After the first snowstorm, I noticed that many people still disregarded the regulations for what needs to happen during and after snowstorms.
Hartford has a Level 2 Parking Ban from 2pm on Friday until noon yesterday. This meant that all vehicles needed to be parked somewhere besides on the streets. Motorists are allowed to move their vehicles to school lots and those belonging to the Board of Education. While out, I noticed that as usual, many people decided to leave their cars on the street anyway. While the City has the right to ticket and tow, I don’t know how much they bother to do that. It’s a hassle to all, but it’s better than not having the vehicles moved. After large storms, people have to dig their cars out, and they leave chunks of hardened snow on the roadways. This often remains there because the plows already went through a few times. See, the idea is that with no cars there, the roads can effectively be cleared. Instead, what we get is dangerous hunks of ice to contend with while driving.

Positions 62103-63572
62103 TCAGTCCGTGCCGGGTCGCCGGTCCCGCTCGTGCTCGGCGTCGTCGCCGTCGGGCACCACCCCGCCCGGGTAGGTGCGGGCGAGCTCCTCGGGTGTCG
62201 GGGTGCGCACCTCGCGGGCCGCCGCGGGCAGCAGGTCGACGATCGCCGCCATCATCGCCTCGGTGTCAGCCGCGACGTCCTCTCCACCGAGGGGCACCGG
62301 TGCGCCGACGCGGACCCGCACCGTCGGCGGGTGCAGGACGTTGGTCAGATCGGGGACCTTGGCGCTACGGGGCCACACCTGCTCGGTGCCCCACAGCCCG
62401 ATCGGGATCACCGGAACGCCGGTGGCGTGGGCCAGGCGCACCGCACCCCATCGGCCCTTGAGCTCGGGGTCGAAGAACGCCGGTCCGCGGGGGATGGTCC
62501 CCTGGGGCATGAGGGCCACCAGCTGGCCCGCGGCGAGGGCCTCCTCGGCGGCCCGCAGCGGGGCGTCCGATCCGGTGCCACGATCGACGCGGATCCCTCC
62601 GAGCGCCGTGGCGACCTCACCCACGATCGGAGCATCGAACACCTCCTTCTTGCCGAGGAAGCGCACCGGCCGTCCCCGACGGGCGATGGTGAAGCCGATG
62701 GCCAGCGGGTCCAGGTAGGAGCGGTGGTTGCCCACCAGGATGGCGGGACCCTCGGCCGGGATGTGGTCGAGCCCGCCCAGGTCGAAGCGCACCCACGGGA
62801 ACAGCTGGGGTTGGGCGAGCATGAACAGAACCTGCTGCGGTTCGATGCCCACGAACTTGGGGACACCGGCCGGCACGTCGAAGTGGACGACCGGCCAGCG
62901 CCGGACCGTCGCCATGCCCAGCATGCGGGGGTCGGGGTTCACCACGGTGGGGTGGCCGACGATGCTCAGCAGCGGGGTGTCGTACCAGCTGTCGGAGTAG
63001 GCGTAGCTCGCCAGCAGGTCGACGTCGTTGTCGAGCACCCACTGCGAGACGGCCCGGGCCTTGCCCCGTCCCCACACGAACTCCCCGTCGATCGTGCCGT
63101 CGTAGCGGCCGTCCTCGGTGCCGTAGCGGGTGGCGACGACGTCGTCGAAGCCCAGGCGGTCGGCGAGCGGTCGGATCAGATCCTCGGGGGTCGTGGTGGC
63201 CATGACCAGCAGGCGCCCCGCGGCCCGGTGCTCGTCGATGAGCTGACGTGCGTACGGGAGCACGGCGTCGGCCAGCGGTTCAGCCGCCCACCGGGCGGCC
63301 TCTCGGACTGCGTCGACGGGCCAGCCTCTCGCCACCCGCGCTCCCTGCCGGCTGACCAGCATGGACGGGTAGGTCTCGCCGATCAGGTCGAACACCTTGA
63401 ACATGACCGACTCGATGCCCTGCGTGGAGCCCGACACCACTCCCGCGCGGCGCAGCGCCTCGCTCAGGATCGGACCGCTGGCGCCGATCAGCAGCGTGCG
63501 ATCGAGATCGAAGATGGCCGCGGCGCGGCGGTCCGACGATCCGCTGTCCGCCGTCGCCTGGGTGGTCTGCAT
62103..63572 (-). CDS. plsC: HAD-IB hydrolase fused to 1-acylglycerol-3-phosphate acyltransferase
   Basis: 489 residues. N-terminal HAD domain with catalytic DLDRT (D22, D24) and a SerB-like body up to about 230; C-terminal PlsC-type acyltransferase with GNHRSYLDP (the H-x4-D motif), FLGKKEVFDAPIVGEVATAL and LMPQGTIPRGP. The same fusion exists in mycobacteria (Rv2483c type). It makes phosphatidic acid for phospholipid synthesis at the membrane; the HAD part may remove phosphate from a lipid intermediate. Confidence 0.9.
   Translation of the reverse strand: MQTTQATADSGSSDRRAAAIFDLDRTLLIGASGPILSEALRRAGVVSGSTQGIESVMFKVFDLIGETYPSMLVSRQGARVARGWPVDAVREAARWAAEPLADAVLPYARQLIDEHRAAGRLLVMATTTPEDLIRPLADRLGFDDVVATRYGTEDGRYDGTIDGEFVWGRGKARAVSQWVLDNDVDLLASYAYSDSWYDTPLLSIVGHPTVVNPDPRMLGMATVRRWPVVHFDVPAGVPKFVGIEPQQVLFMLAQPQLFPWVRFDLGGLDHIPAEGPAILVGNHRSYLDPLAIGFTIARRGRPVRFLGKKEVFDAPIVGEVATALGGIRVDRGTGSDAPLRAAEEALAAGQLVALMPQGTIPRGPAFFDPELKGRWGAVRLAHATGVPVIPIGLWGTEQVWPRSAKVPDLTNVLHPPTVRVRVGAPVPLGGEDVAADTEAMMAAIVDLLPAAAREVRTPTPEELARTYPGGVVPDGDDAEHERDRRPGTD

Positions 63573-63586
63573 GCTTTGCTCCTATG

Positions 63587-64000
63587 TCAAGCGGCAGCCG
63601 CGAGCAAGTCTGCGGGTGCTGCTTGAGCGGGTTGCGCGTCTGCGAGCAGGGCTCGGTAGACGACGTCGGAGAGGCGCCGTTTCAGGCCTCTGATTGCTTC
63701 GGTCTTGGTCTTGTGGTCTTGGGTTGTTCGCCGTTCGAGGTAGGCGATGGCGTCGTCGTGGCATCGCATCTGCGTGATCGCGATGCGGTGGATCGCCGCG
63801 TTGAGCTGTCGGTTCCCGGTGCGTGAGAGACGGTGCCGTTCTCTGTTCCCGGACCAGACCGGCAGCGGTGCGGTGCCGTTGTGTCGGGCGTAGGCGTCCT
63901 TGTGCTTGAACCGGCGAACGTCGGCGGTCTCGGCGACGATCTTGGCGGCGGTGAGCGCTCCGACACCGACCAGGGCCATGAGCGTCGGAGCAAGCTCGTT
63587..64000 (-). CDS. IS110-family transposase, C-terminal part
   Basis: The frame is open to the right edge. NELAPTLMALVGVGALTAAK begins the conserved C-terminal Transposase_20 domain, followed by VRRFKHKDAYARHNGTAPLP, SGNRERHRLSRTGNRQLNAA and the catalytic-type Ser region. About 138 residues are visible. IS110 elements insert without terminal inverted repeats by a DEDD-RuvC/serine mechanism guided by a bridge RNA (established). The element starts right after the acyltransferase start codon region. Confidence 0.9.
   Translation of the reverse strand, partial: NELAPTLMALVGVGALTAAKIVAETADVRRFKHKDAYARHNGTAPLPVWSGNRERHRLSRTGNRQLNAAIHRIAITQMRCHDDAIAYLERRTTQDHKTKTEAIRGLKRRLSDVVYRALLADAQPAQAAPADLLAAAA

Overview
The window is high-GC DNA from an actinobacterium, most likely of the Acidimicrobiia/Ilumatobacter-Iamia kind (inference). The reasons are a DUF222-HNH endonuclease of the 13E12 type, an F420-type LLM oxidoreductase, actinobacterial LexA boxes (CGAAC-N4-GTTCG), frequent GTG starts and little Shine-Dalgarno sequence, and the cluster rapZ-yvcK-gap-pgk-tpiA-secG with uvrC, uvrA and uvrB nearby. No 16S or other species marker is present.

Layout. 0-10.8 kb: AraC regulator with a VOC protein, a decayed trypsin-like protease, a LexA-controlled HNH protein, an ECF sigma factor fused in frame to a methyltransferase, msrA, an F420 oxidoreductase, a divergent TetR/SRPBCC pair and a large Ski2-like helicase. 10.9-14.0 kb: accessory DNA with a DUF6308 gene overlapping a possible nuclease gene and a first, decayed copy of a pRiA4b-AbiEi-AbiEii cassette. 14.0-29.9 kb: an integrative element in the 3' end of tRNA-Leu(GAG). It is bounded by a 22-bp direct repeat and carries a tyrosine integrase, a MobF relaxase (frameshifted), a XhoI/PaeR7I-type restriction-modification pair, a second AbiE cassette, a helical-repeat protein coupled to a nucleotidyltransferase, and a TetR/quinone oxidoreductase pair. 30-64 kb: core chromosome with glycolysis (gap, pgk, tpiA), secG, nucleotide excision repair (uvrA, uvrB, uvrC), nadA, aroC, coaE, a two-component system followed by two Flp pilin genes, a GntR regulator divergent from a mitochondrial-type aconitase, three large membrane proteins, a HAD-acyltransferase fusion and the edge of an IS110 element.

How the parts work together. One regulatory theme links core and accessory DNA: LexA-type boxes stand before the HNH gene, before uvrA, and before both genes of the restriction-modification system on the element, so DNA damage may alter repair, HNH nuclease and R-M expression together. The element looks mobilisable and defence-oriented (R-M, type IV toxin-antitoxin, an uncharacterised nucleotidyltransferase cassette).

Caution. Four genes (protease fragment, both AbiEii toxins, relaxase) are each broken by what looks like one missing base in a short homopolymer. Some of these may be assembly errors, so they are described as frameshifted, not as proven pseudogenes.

If there is a Level 1 Parking Ban, parking is prohibited only on “Signed Snow Routes.”
With the ability for news to be disseminated in so many ways today, there really is no excuse for not knowing this unless there’s a power outage. Parking bans are announced on tv, radio, and posted on news websites, as well as on the City of Hartford website.
The other matter for people to do with is sidewalks. The Department of Public Works has this information posted on their webpage:
It is the responsibility of the property owner to remove snow within 2 hours after it has fallen, or within 3 hours after sunrise if the snow fell in the night. It is illegal to put the snow into the street.
In the case of an ICE storm, the sidewalk must be sanded within 1 hour.
I have winter boots and can walk through un-shoveled snow, even if I’d rather not, but others who use the sidewalks, such as those in wheelchairs or with guidedogs, can not “go offroad” as easily. Leaving snow on the sidewalks becomes an accessibility issue.
With that said, props to Evergreen Street. While out walking, most streets had haphazard shoveling, or every few properties didn’t bother to clear. At least one side of Evergreen Street had its sidewalks completely cleared. Thumbs down to Lexington Street in West Hartford, where only a few properties cleared the sidewalks and I had to walk in the street.